A week after its introduction, Facebook Home arrived for a handful of Android phones on Friday. Prior to using the Facebook-centric launcher, I didn’t think I’d personally see any value in it. After installing it on my Galaxy Note 2 and using it for a while, however, my skepticism was diminished and 24 hours later, Facebook Home still resides on my Android smartphone.
The novelty could wear off, of course, and heavy users of Android widgets won’t care for Facebook Home since you can’t use them with the launcher. However, the software is well designed, shows no signs of lag — at least on my handset — and already had an effect that Facebook is aiming for: More engagement.
I know I used Facebook more in the past day then I typically do because it’s almost addicting to flip through status updates on the lock screen, like them and post comments. But if you just want the new Chat Heads feature without Facebook Home, an updated Facebook Messenger app is all you need; it works on Android 2.2 and up.
If you do install Facebook Home, let me pass on two quick tips. First, some of the full-screen photos on your lock screen may look pixelated and you may only see part of the image. You can tap and hold any status update photo on the home screen and it will reduce the picture so you can see all of it, making it clearer. Second, to keep Facebook Home but not use it as your default launcher, you not only have to clear it as the default launcher, but also go into Facebook Home settings and disable it there. If you don’t, you’ll see Facebook Home every time you unlock your phone.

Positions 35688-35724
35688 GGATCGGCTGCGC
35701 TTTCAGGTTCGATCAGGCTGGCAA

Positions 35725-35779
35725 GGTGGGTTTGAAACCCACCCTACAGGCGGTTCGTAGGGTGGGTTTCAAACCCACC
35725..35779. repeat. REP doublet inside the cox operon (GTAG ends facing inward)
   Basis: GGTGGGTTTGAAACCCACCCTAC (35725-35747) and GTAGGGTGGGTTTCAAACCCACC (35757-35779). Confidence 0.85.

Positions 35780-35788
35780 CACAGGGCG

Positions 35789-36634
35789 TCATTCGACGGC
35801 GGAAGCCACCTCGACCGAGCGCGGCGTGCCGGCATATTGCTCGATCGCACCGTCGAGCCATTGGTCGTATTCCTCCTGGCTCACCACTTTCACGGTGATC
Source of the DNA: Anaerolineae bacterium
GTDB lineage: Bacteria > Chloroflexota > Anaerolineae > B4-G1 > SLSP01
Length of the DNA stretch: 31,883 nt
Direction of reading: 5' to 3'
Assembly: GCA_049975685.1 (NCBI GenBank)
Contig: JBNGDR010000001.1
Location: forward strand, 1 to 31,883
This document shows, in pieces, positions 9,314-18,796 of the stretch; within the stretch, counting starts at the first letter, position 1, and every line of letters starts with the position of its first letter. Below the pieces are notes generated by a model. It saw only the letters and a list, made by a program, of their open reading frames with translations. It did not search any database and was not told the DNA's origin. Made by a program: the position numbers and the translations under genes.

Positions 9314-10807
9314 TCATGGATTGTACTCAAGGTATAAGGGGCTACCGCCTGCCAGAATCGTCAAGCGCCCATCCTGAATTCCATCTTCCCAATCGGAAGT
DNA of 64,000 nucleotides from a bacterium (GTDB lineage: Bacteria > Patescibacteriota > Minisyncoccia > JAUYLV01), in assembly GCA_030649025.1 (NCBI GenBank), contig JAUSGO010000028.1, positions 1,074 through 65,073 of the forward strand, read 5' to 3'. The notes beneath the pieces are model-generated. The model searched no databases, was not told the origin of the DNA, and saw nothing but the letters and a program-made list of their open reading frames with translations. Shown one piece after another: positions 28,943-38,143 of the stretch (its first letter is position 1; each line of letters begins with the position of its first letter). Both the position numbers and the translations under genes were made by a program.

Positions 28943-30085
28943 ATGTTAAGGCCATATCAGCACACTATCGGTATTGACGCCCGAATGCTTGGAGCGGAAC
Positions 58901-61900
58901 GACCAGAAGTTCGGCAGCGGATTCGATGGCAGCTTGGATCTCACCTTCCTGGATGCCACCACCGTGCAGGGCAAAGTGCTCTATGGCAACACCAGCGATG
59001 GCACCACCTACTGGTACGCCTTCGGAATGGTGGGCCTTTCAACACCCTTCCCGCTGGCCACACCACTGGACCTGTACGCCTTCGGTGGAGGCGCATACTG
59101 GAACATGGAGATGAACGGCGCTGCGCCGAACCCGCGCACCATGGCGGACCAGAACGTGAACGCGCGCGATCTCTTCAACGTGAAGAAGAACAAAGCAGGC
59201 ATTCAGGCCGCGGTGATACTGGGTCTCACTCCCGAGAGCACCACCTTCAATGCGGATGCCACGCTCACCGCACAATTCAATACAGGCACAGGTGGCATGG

Facebook is concentrating on smartphones right now, but I suspect support for Android tablets will soon follow. And when it does, it would be wise for Facebook to focus on smaller slates. This week, new data surfaced showing that five of the top six Android tablets all have 7-inch screens. These five account for nearly a third of the entire Android tablet market, with devices from Samsung, Amazon and Google (made by Asus) topping the list. While the usability of Facebook Home might have surprised me, the success of small slates doesn’t: I saw the light in early 2011 when I dumped the original iPad for a smaller Samsung Galaxy Tab.
These days, my Galaxy Note 2 doubles as a small slate while pulling duty as a smartphone. I like the combination of large screen with support for cellular voice calls. That’s why I’m disappointed that the U.S. version of the new Galaxy Note 8.0 was stripped of its voice calling support. The international model keeps this function. Still, I’m intrigued in the new $399 tablet, mainly because of the S-Pen support — something I didn’t think I’d like at first, but eventually came to appreciate — and the ability to run two apps as the same time on the 8-inch display.
I may take a run to a nearby retailer to get some hands on time with the Galaxy Note 8.0 and share impressions next week. For now, take a look at this overview from nearby Philly native, Brad Linder. He posted a video look on his Liliputing site and while the slate experienced some hiccups, looks to be a nice combo of hardware and software.